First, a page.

The Alzheimer’s Association in partnership with Intel Corporation recently awarded a grant to Diane Mahoney, Ph.D., Director of Enhancing Caregiving through Technology at the Research and Training Institute of Hebrew Rehabilitation Center for Aged. She was selected, along with five other researchers, for her work concentrating on how everyday electronic devices such as computers and telephones can be used to meet the day-to-day needs of people with Alzheimer’s disease and those who care for them. The grants were awarded through The Everyday Technologies for Alzheimer Care (ETAC) consortium founded by the Alzheimer’s Association and Intel Corporation in 2003. Each ETAC consortium award will be for three years and is limited to $200,000 total cost, with a maximum request of $90,000 in any year.
Dr. Mahoney will research what features caregivers and health professionals like or dislike in home monitoring systems. She will look at end user preferences ranging from the types of activities that are desired to be monitored to how the information is received (PDA, cell phone, etc.). In addition, Dr. Mahoney will adapt a community-based home monitoring system that she has developed for use in a senior residential setting. This system allows a caregiver to monitor the activities of an individual from a remote location. Sensors placed in the patient’s home indicate whether he or she has, for example, opened a cabinet to retrieve medications at the appropriate time or the refrigerator door at mealtime. If key activities have not occurred, then an alert is sent to the designated caregiver. Alternatively, caregivers can check in at any time via the Internet to ensure that “everything is ok” at home.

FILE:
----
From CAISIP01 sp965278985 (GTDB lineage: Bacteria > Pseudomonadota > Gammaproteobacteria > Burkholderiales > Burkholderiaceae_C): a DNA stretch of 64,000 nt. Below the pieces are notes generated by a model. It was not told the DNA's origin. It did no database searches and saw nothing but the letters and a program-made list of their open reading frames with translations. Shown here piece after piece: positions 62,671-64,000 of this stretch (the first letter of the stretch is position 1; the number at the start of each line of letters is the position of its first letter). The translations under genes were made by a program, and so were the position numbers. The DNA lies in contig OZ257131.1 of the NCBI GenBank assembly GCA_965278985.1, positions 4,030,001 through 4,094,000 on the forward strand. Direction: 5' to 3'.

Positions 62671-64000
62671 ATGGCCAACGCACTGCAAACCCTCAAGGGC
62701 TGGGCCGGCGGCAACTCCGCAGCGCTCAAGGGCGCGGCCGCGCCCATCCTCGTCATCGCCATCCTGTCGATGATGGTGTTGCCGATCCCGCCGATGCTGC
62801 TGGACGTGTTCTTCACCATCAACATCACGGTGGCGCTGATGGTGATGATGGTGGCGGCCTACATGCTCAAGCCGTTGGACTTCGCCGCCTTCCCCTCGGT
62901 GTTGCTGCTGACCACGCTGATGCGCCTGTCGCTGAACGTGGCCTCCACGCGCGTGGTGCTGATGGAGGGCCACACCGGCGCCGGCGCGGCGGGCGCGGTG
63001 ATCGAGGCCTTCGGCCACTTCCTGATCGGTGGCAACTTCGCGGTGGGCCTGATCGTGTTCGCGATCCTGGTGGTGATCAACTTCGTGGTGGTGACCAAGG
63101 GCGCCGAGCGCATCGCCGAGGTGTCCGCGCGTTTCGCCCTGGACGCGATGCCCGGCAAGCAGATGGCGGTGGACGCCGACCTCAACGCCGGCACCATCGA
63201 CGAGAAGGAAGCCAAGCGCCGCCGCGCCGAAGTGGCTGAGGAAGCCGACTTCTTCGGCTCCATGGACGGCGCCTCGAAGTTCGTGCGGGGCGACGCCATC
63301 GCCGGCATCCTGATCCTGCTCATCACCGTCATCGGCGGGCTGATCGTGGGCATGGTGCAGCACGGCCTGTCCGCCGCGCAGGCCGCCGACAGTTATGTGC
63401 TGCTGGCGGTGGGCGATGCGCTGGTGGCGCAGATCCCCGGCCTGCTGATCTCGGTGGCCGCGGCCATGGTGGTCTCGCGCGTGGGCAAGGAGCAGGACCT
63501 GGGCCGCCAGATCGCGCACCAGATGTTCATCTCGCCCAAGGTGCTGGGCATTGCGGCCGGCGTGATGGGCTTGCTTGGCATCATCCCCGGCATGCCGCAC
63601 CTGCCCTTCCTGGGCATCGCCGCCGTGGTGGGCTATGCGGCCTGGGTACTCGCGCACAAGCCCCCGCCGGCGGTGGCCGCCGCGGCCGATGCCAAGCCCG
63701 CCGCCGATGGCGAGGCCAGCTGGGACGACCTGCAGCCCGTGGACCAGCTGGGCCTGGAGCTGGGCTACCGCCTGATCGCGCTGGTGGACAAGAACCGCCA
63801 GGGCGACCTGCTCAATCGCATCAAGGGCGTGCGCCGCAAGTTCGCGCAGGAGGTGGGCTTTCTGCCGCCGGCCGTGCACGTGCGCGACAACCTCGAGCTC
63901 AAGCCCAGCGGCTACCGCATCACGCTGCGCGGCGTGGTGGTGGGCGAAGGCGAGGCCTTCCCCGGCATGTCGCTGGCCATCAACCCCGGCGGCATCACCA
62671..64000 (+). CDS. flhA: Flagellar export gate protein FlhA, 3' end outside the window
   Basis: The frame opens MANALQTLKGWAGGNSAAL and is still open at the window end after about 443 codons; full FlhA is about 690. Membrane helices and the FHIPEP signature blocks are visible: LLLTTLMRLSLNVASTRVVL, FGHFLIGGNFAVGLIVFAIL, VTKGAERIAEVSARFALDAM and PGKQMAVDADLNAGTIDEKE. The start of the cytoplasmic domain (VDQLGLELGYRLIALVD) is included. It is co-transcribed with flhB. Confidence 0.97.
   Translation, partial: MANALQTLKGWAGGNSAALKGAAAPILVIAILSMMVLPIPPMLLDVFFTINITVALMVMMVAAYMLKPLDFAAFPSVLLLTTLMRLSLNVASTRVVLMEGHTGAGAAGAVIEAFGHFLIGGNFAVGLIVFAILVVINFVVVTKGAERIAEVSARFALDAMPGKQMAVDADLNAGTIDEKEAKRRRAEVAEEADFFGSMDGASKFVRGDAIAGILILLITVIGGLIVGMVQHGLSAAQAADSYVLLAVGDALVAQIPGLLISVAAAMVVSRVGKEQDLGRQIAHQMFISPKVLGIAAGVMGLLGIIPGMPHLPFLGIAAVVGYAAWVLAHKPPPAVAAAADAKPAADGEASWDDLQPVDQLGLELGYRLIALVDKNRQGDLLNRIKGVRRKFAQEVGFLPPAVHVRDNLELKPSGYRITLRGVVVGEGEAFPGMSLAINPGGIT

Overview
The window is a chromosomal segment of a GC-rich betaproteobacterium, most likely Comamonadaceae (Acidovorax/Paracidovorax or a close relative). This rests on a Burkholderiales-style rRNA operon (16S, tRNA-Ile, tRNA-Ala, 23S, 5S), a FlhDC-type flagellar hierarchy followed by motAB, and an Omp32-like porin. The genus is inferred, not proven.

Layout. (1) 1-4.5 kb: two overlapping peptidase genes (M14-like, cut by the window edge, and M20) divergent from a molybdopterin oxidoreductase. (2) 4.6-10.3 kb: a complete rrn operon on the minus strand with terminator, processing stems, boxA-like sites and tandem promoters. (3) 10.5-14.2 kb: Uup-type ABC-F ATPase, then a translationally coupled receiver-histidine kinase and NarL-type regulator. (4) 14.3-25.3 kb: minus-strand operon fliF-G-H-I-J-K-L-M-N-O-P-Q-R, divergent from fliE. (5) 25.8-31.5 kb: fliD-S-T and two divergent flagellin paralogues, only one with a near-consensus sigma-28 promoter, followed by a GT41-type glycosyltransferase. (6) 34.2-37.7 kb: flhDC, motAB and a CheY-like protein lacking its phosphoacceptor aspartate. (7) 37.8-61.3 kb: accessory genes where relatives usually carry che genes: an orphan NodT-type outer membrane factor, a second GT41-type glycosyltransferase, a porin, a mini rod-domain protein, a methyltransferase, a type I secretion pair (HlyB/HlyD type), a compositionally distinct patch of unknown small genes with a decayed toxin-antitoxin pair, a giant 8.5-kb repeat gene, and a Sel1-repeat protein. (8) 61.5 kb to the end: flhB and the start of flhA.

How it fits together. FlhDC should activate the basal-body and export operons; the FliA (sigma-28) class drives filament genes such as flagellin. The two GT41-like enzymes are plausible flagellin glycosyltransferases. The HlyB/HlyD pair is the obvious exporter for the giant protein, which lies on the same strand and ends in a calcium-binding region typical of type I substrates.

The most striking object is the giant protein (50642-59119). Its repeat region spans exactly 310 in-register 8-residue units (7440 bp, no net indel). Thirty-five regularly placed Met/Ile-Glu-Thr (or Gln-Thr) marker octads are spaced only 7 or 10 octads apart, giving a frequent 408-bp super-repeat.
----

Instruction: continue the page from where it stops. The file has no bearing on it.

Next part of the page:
ETAC’s goal is to advance research in:
“Today, 70 percent of the 4.5 million Americans with Alzheimer’s disease live at home where family and friends provide most of their care,” said William Thies, Ph.D., vice president for Medical & Scientific Affairs at the Alzheimer’s Association. “It is imperative that we explore how technology can be used to save costs associated with institutional care, ease caregiver anxiety and help those with Alzheimer’s improve their daily living.”
“The economic and emotional impacts of Alzheimer’s on the economy, the workforce, and the everyday lives of people worldwide are enormous,” said Eric Dishman, principal engineer and director of Intel’s proactive health research. “Intel and the Alzheimer’s Association created ETAC to bring much-needed attention and research dollars to new, home-oriented technologies that might help mitigate the impact of this disease and possibly detect its onset earlier than we can today using traditional clinical instruments. We are pleased to support the first five research grants awarded by the consortium and look forward to the results of this pioneering research.”